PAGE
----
She then went on to say, “Because, I want to know, if girls grow up in a world where words like ‘crazy’ and ‘psycho’ and ‘hysterical’ are casually used to describe female enthusiasm, then how does that shape the way that those girls get to see themselves? And if girls grow up in a world that tells them that they are designed just a bit crazier than the boys, then isn’t that a little bit like telling them that they are born less capable of rationality than men, less capable of reason, and unworthy of the same intellectual respect as their brothers?”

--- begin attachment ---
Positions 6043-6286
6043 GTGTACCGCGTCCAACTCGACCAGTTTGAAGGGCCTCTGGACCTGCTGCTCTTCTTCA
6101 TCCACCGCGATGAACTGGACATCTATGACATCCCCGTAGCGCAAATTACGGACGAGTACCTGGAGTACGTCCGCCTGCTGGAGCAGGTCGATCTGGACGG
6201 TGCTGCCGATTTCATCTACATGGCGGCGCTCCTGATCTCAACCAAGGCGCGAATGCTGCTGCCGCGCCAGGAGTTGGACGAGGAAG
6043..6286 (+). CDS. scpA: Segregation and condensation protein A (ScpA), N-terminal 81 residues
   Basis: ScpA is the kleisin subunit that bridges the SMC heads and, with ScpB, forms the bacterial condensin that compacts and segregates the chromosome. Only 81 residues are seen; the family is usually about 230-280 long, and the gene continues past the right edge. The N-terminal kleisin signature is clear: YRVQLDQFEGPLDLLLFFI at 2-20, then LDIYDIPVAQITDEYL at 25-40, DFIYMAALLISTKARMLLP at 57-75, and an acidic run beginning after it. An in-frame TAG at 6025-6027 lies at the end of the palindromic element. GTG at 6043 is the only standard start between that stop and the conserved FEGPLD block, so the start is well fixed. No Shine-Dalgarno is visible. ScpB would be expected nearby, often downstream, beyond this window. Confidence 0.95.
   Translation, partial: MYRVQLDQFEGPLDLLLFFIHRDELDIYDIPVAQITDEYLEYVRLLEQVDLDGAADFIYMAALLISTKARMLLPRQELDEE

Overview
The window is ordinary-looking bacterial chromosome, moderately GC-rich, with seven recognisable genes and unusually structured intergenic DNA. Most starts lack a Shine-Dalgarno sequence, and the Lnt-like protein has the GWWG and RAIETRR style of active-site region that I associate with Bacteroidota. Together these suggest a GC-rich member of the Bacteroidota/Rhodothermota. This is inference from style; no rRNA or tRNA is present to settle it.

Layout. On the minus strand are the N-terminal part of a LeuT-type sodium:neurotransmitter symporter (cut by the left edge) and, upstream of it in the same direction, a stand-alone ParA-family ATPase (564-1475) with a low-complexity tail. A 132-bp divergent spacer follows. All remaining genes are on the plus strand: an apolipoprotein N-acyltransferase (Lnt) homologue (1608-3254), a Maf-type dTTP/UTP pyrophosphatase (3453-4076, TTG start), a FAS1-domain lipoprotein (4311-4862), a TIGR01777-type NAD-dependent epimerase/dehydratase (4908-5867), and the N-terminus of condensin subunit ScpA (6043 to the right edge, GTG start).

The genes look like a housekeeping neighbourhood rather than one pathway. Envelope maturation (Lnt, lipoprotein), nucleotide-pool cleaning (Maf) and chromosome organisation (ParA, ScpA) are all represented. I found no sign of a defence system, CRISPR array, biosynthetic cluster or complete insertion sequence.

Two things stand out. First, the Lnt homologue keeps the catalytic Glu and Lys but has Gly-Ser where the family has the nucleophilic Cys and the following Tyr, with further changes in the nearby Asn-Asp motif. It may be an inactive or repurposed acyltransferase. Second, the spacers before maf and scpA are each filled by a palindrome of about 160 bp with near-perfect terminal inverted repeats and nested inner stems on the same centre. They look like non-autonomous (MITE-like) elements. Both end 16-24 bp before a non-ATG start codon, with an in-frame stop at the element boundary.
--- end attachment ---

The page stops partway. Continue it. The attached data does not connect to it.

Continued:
It is incredibly interesting how most male-dominated interests such as sports are considered real and mature, but a mostly female-oriented one, such as a boy band are often considered childish, fake, and embarrassing to like. There are female sports fans, and male boy band fans, and yet the only ones invalidated are the boy bands purely because of gender majority and association. 

How is it that a man who enjoys their favorite sports team, goes out to see games, and even has that team’s memorabilia in their home any different than a woman boy band fan who likes listening to their music, buys their merchandise, and goes to their concerts? 

The imbalance is clear. A user on YouTube commented, “…individual fans are teased on social media with ‘oh, you must be a 12 year old girl…”